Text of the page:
In the late 18th century Adam Smith wrote about the impact of competition on firms’ abilities to set prices and make profits above a “natural” level.
However, there was no formal analysis of the situation until British economist Alfred Marshall published Economic Principles in 1890. The ideas in Marshall’s model remain a key part of mainstream economic theory, although the theory has been criticized as not representing the true nature of competition.
The model that Marshall developed to explain why firms were unable to set their own prices has become known as “perfect competition.”
In fact, Marshall himself preferred the terms “free competition” and “perfect markets.” The model is based on a set of assumptions, derived from the ideas of the classical economists, about conditions in the market and the behavior of firms.
The first assumption is that there is such a large number of firms selling the product to such a large number of customers that each of the firms and customers individually represents a negligible part of the market.
The second assumption is that every firm is trying to sell an identical product. Third, the model assumes that all the firms are free to enter or leave the industry at will, and they are able to move or acquire the factors of production they need to produce goods with perfect ease.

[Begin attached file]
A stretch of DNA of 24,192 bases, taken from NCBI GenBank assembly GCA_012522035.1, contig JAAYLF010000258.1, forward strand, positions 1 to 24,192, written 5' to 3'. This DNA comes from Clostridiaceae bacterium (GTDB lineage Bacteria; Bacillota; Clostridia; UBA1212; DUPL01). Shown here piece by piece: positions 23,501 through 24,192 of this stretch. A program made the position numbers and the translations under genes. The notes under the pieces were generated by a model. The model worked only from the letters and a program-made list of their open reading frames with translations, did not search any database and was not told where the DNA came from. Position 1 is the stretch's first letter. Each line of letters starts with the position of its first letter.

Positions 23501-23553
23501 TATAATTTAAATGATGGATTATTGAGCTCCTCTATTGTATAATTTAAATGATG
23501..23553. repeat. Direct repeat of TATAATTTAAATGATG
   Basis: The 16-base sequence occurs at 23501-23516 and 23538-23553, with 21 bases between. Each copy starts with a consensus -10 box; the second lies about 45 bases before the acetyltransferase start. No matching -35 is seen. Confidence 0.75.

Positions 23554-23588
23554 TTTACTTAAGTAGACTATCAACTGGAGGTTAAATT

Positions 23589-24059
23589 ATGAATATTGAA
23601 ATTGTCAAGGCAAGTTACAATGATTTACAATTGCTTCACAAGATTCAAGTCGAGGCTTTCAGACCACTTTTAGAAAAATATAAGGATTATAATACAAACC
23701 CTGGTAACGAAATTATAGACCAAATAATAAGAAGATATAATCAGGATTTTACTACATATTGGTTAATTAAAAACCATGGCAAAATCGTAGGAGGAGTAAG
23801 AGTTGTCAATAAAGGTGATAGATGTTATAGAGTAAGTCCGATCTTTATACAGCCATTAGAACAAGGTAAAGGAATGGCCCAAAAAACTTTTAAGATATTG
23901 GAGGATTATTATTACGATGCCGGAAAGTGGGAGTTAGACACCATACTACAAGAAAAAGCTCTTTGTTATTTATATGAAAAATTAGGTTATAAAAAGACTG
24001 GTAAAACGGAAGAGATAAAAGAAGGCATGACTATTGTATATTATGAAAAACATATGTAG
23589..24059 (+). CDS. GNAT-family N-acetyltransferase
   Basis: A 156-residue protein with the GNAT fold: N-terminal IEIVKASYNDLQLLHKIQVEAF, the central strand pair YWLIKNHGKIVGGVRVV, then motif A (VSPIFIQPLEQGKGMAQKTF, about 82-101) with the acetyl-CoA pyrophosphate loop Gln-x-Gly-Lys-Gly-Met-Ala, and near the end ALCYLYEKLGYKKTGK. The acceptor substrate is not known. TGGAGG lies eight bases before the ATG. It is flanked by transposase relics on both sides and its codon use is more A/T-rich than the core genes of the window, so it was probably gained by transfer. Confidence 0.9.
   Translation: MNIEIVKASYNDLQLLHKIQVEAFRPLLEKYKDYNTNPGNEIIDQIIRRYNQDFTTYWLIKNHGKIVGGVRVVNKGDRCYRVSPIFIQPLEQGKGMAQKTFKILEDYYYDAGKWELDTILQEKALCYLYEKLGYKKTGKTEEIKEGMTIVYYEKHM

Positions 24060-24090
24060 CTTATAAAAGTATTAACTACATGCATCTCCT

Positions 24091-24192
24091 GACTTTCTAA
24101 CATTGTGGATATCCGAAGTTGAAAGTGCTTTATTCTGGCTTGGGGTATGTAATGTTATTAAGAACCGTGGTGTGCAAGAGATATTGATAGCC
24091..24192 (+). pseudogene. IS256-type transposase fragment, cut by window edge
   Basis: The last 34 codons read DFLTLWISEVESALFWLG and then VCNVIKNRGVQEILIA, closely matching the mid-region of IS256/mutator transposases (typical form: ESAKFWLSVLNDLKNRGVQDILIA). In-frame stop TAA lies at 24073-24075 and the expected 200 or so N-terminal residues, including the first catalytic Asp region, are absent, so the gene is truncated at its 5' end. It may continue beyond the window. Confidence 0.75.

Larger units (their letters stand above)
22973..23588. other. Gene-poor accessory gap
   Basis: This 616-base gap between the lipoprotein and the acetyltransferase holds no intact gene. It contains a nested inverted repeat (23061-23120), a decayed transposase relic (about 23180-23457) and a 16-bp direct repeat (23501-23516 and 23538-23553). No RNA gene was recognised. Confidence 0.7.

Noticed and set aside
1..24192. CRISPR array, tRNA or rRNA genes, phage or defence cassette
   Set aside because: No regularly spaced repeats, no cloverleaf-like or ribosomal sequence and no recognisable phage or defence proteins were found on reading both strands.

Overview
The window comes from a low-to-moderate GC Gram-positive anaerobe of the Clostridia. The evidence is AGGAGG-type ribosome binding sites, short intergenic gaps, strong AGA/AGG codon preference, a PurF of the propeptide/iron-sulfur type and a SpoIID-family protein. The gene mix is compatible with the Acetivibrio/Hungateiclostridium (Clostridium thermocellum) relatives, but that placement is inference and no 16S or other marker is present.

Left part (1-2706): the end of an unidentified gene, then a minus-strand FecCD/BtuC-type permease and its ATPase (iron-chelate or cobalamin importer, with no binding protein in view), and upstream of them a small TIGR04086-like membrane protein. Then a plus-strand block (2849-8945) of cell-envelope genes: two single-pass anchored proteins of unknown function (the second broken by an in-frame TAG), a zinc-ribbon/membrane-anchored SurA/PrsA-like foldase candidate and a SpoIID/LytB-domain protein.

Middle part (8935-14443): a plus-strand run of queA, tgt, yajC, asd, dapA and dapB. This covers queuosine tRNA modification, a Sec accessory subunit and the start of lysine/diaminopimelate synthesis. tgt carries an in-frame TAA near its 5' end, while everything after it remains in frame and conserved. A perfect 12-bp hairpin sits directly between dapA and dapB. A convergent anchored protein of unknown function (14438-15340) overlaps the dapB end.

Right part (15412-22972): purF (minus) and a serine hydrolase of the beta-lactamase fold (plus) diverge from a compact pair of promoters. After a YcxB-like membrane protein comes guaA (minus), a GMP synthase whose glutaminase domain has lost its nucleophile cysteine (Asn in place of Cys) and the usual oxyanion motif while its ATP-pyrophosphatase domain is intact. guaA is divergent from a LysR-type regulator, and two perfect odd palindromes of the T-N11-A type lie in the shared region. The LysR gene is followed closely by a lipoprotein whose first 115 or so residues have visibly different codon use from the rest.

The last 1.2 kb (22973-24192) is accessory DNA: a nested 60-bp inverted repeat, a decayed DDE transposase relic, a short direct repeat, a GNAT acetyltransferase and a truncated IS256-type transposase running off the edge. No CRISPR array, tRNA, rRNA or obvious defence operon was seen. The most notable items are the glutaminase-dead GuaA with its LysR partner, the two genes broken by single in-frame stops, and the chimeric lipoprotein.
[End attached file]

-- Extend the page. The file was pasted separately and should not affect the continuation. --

Competition in action
The market for foreign currency meets the conditions of perfect competition, and it is a useful example for exploring its operations.
Globally, there are so many firms selling foreign currency that they each make up a tiny fraction of the market for euros, for example. They sell to millions of buyers who all need to buy currency, and each buyer (a single tourist, for example) also makes up an insignificant part of the market.
Second, the euro or dollar that the tourist buys from each company is exactly the same, so the buyers are indifferent about which firms they buy from. Third, anyone can start buying and selling foreign currency without any legal, social, or technological barriers being placed in their way—entry to the market is easy.
A perfect market is a district… in which there are many buyers and many sellers all so keenly on the alert and so well acquainted with one another’s affairs that the price of a commodity is always practically the same for the whole of the district.
In a perfect market there is perfect information—all the participants know exactly what the “going price” is. Those buying and selling foreign exchange know how much is being paid for a currency at all times. In addition each firm knows everything about the other firm’s costs of production. This transparency implies that no consumer can be fooled into paying a higher price, and that firms know the best and cheapest way to supply the product. Finally, self interested firms aim to maximize profits. Workers will look for the highest-paid work, and capitalist investors will look for markets with the highest profits.